Expert publishing blog opinions are solely those of the blogger and not necessarily endorsed by DBW.
Since the summer, ebook price have been on a roller-coaster ride, lurching up and down due to competition between retailers, holiday promotions and, most notably, new contracts between major publishers and ebook retailers precipitated by U.S. Department of Justice actions.
Below is the average price of an ebook that appears on the Digital Book World Ebook Best-Seller List — the top-25 ebooks sold in any given week*. Take a look:
In the past several months, however, the average price for a best-selling ebook seems to have stabilized somewhat at around $8.00. While the prices have jumped around somewhat, there is a clear trend:
Ebook prices rose in the late summer, fell from the fall through the early winter and have stabilized. But why? We have a few theories. Let’s overlay some events, first:
There are two important trends to consider here when thinking about ebook pricing:
— Discounting of titles from the largest U.S. publishers.
— Holiday season: for ebook discounts and for new device ownership.
Our theories on why ebook prices took the ride they did over these past few months:
1. Ebook prices rose throughout the fall as publishers that still could directly control the prices of their new releases tried to squeeze every last dollar out of relatively high ebook prices. A few hit titles helped keep prices relatively high in aggregate.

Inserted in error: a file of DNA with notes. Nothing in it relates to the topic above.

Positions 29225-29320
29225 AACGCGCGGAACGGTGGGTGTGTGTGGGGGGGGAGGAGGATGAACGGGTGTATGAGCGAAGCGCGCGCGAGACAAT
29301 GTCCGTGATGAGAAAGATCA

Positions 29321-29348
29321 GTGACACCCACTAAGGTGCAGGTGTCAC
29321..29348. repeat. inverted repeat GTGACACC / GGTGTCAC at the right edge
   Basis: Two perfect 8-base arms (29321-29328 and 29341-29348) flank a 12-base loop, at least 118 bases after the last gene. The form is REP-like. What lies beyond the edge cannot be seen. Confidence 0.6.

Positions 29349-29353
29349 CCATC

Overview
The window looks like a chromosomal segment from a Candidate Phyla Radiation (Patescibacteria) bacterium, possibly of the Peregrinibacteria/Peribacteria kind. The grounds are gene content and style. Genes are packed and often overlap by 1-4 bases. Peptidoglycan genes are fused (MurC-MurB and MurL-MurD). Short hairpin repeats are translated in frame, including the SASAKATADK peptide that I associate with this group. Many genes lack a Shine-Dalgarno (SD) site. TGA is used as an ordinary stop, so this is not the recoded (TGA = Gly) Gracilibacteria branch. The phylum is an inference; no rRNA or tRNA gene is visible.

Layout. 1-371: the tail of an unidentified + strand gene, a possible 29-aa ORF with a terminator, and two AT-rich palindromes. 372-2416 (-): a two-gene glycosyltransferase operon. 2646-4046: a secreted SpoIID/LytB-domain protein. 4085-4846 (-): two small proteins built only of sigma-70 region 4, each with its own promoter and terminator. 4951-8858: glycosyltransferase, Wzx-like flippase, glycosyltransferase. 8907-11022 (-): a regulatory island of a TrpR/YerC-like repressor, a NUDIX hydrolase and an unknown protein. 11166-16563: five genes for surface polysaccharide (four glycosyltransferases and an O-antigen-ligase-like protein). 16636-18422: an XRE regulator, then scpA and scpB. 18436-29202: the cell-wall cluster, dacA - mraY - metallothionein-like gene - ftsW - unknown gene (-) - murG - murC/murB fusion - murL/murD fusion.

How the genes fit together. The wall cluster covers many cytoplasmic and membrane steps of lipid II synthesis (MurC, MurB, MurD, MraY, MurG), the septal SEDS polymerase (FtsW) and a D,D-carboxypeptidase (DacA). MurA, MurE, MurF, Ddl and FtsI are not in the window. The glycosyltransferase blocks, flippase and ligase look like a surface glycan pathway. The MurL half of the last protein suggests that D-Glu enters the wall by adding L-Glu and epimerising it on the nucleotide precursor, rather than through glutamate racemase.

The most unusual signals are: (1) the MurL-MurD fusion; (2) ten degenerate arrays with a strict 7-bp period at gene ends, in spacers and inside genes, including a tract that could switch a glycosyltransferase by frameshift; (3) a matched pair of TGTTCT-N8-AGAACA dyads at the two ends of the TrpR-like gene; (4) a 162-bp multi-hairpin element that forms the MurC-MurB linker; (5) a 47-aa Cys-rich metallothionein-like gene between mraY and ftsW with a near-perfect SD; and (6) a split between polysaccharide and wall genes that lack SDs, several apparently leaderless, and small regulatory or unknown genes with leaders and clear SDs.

2. Prices started to fall as the holiday season approached because of two reasons: First, publishers saw profit in discounting and generating more sales; second, by early Dec., three of the six largest publishers were now being discounted by retailers, meaning that many of the most popular titles were now being sold at the lowest prices the retailers could afford. It wasn’t just HarperCollins anymore.
3. Prices continued to fall following the holidays as millions of people received new e-readers and tablets and wanted to download the popular favorites from earlier in the year and previous years that were now being sold under $10. Most notably for our purposes, The Hunger Games trilogy had a big surge over this period and the three titles were being sold for $5.00, $5.99 and $5.99, respectively. Other old favorites crept onto our list, too.
4. Prices have since stabilized at a low level as retailers and publishers jockey for position among consumers who generally like and want lower ebook prices. We are now seeing some of the largest publishers experiment with discounting even newer titles. This past week, the average price of a best-selling ebook dipped below $8.00, driven mostly by $2.99 and $1.99 big-six titles.
For more on this, continue to follow along with our best-seller list every week.
All data here is provided by Iobyte Solutions.
* I should say here that if you take a different sample, say, the top-100 best-selling ebooks or the top-five, you will get a different graph than the one I presented below. Further, if you look at ALL ebooks, you’ll get a different graph. I take the top-25 because it’s most of the books that people are buying. If the No. 1 ebook in a given week is selling at $9.99, then that’s what a larger number of consumers are paying for their book than the No. 17 ebook selling at $5.99. Another flaw in this is not weighting each of the positions. It would be better, for instance, to know exactly how many copies of each title are sold, multiply that by the price, add up the final dollar amount for the top-25 and then divide by total number of titles sold. That would give us a better idea of what people are spending overall. For now, what I’ve done above is, I think, the among best we can do when thinking about what the average consumer is paying for an ebook today. I’m happy to hear comments, feedback, etc.!